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The Crimson Rivers Review

ByGeorgia Herriott

Mar 6, 2019

Crime dramas are inexhaustible with inspiration from every artistic outlet. Yet those which resonate the most, succeeding with a wide range of viewers, are those with characters with complex feelings and dark or interesting pasts. The Crimson Rivers represents these ideals perfectly. The French drama explores the graphic murders in the countryside of the French-German border.

The delicate comparisons between the beautiful countryside, the brutality of both the murderer and Detective Pierre Niemans’s methods engross the viewer, entranced by the romanticism of this dark and despairing series.

The series take the structure of multiple two-part episodes. Not only does this present the idea that this world is literally interconnected,but it allows for close, complex,sometimes sexual, relationships between characters which also allows the world to further interconnect.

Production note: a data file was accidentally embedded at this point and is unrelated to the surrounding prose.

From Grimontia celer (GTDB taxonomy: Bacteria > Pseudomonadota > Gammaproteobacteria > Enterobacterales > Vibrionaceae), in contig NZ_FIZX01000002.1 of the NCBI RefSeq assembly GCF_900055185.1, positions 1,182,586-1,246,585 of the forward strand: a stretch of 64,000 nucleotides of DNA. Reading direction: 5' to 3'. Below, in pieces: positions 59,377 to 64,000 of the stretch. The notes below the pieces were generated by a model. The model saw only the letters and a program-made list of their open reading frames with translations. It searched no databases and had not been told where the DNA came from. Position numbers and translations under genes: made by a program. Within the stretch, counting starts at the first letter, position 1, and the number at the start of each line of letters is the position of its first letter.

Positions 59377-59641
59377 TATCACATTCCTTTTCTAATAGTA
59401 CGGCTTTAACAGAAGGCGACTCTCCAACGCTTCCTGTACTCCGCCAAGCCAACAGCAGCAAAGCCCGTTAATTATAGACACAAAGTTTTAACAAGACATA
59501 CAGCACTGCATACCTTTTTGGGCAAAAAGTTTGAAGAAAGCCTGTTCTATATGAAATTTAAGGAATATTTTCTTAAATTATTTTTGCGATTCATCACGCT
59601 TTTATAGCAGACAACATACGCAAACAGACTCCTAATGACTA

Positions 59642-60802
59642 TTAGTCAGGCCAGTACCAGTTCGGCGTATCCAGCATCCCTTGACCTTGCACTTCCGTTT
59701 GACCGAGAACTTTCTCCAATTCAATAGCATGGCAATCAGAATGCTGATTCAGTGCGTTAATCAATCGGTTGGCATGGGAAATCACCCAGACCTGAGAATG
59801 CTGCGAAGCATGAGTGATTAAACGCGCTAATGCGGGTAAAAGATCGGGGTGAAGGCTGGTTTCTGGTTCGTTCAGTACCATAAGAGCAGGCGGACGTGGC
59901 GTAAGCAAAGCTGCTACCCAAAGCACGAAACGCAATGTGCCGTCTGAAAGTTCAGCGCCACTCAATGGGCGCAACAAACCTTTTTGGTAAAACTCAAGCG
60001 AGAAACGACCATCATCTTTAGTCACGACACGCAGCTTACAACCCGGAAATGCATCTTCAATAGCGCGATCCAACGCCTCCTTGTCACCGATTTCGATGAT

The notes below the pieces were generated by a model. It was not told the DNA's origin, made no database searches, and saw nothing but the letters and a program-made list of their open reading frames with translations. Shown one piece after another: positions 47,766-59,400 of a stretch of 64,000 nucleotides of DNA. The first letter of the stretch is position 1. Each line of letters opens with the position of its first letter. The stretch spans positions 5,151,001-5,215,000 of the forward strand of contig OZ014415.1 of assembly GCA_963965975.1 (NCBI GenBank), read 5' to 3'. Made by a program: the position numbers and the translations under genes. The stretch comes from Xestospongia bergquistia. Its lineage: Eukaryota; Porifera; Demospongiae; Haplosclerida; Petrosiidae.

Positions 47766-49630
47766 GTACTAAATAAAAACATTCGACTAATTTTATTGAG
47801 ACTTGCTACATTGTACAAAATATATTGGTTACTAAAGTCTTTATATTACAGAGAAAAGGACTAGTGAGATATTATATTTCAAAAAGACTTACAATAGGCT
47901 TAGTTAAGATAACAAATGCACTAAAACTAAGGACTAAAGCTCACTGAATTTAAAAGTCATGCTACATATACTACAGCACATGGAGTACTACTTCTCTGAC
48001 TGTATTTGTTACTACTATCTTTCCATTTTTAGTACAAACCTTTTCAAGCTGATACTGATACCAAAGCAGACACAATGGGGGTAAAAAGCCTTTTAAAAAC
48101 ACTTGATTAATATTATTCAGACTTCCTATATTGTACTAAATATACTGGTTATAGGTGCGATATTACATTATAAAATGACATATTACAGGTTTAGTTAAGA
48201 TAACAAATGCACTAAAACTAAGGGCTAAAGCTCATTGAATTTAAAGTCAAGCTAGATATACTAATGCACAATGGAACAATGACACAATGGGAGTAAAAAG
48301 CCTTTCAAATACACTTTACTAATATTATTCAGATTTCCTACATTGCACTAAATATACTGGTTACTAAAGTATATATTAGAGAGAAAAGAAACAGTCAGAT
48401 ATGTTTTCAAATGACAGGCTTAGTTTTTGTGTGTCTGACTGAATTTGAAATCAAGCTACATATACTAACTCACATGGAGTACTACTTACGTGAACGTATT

The motif of old and the new features throughout the series, best explored through Neiman’s, and younger detective, Camille Delaunay’s relationship. The pair work brilliantly together, perfectly symbolising the development and evolving nature of justice and the police as a whole.

The series centres around a noble German family who are seemingly cursed by the deaths of children in each generation, leading to the decrease in their wealth. In focusing on German gentry, the drama allows itself to delve into significant social issues more than the average crime drama. This makes the series less of a Midsummer Murders style murder-fest, instead forcing the viewers to think about the issues explored.

Watching the drama with people allowed for extensive discussion after the credits had rolled, which for me is what the small screen should increasingly allow for in contemporary society. It is clear that this is not a British production. Aside from being scripted in French, which allows a certain sophistication and ‘je ne sais que?’, the characters themselves are far removed from the world of most, giving insight into a country or world alien to most Channel 4 viewers.

Though the series is an adaptation of a 2000 film of the same title, which itself was an adaption of a book, – written by Jean- Christophe Grange – the series is not just for fans of these. Indeed the series is refreshing for the genre and thus far has received little negative critique, showing real promise for a renewal and a further introduction to Nieman and his intriguing methods.

Image Credit: Globetrotteur17 via Wikipedia Commons

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